Risk Premiums in NIBOR and Other Countries’ Interbank Lending Rates
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- Staff Memo 
Interbank interest rates such as three‐ and six‐month LIBOR, EURIBOR, STIBOR and NIBOR play an important role as benchmark rates for a number of loan contracts and various types of derivatives. Interbank rates are intended to express the cost of unsecured lending by one bank to another. During the financial crisis in autumn 2008, both NIBOR and other countries’ interbank rates rose markedly in relation to central bank key rates. An extra risk premium in interbank rates reflected higher counterparty risk among banks and reduced willingness to provide liquidity. Since the financial crisis, these risk premiums in interbank rates have fluctuated more and have been considerably higher than prior to the crisis. The risk premium in NIBOR has for long periods been higher than premiums in other countries’ rates. NIBOR has traditionally been derived from the interbank rate for USD and the interest rate differential between NOK and USD from the forward exchange market (forward premium). A characteristic of benchmark rates such as LIBOR, EURIBOR and NIBOR, and the USD rate on which NIBOR quoting is based, is that they are indicative. In the three‐month segment of the unsecured interbank market, which is the most important point of reference, there are very few transactions, not only between Norwegian banks, but also internationally. This raises the question of whether these benchmark rates possess the characteristics a benchmark rate should have, not only with regard to NIBOR, but also to other countries’ benchmark rates. The recent development with Libor manipulation (the Barclays scandal) confirms this. This Staff Memo presents an analysis of developments in NIBOR over the past few years. We show how NIBOR is influenced by developments in the NOK‐USD forward exchange market. A key aspect is how the forward exchange market can dampen the impact of the USD premium on the NOK premium. Equally important is how NIBOR will depend on which USD rate banks apply in their NIBOR quoting. This dollar rate appears to be high compared to the rate the most solid Nordic banks actually pay for short‐term dollar funding.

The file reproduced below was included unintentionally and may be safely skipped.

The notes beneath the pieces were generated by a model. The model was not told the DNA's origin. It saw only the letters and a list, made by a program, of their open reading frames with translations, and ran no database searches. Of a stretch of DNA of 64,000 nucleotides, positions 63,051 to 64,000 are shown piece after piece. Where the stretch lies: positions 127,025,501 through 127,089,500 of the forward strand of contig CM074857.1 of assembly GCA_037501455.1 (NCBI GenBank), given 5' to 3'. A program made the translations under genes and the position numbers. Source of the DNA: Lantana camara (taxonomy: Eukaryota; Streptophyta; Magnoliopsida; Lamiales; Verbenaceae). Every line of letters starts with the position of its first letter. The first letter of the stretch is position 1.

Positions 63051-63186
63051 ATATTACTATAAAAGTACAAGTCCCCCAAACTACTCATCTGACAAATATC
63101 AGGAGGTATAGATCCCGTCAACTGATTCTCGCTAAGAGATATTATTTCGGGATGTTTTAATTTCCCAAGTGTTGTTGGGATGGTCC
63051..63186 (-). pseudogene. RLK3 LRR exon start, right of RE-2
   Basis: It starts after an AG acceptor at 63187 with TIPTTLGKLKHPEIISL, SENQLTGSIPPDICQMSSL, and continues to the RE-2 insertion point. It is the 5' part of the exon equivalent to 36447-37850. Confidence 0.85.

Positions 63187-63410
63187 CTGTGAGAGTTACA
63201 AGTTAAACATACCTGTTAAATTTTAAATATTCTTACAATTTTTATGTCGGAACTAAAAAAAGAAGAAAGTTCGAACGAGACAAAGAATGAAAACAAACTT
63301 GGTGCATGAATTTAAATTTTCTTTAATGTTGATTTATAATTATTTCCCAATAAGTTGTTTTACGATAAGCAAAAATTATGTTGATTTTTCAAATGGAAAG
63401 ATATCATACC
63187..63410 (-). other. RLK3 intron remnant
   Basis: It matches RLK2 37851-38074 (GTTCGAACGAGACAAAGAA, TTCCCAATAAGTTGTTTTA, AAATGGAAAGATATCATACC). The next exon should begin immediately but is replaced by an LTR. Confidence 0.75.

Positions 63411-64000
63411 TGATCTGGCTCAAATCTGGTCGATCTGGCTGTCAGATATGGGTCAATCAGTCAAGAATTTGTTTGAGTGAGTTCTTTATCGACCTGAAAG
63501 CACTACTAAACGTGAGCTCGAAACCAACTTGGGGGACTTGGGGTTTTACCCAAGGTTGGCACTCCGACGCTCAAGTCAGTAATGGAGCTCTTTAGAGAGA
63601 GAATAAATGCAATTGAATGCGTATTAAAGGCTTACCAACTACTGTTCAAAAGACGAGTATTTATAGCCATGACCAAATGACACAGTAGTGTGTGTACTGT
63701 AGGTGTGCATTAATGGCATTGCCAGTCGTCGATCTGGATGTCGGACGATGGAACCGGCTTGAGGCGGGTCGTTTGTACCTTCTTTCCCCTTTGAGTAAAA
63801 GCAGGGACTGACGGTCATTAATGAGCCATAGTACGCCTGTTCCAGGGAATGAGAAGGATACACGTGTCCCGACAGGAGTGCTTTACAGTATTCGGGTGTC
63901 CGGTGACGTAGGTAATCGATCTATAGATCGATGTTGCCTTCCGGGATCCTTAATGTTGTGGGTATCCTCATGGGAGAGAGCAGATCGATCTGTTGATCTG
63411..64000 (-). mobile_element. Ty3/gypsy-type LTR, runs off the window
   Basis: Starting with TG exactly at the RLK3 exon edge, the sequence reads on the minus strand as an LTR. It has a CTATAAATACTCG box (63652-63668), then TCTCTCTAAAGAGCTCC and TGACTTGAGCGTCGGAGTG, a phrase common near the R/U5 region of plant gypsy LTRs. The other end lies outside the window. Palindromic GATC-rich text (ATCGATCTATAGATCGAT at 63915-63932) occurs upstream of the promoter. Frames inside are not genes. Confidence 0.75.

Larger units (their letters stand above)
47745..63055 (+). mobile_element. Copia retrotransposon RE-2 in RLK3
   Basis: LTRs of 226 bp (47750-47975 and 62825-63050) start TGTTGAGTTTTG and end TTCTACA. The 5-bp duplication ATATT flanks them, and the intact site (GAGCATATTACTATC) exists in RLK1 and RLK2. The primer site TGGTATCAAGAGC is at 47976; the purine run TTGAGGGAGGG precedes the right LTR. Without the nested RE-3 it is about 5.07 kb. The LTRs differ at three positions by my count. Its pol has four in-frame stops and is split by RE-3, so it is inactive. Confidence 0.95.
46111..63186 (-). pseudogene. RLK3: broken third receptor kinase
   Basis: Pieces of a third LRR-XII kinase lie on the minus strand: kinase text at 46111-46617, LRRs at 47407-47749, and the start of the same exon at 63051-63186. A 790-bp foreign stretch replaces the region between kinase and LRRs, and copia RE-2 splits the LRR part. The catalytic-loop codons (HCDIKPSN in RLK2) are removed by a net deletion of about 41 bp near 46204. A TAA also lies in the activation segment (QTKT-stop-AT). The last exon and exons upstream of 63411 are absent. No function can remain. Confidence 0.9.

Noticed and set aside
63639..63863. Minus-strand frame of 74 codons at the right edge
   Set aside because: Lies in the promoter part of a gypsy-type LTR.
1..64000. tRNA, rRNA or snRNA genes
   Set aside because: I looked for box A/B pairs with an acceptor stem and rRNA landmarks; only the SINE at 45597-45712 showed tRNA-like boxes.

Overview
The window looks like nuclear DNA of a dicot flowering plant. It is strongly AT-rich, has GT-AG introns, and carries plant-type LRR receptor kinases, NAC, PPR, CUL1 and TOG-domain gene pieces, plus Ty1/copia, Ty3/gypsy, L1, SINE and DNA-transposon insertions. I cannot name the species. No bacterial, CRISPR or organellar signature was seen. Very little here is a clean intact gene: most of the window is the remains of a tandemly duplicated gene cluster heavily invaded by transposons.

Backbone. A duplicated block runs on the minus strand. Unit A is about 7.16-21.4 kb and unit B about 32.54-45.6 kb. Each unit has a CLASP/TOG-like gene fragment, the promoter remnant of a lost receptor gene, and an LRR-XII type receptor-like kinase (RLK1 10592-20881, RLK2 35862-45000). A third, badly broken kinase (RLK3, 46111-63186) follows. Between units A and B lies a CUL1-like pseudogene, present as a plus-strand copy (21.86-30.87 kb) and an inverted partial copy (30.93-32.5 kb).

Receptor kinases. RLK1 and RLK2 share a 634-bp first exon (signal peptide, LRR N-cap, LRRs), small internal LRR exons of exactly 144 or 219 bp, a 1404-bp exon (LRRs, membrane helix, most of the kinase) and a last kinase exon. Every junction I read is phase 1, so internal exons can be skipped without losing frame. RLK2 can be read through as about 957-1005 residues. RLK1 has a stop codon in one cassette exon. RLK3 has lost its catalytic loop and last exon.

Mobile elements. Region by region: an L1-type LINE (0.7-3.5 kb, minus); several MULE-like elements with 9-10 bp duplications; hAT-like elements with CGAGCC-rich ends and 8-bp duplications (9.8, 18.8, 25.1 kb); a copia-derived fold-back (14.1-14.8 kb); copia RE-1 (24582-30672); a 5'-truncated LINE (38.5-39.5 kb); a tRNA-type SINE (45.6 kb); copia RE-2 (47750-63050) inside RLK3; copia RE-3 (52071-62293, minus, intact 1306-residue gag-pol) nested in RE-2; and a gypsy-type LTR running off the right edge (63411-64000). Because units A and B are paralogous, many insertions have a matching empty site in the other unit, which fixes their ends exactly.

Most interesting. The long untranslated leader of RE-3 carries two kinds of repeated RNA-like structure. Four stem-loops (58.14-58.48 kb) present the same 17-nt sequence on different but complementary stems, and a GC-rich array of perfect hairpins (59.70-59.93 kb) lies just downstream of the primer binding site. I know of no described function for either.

This is an English translation of Staff‐memo 20/2012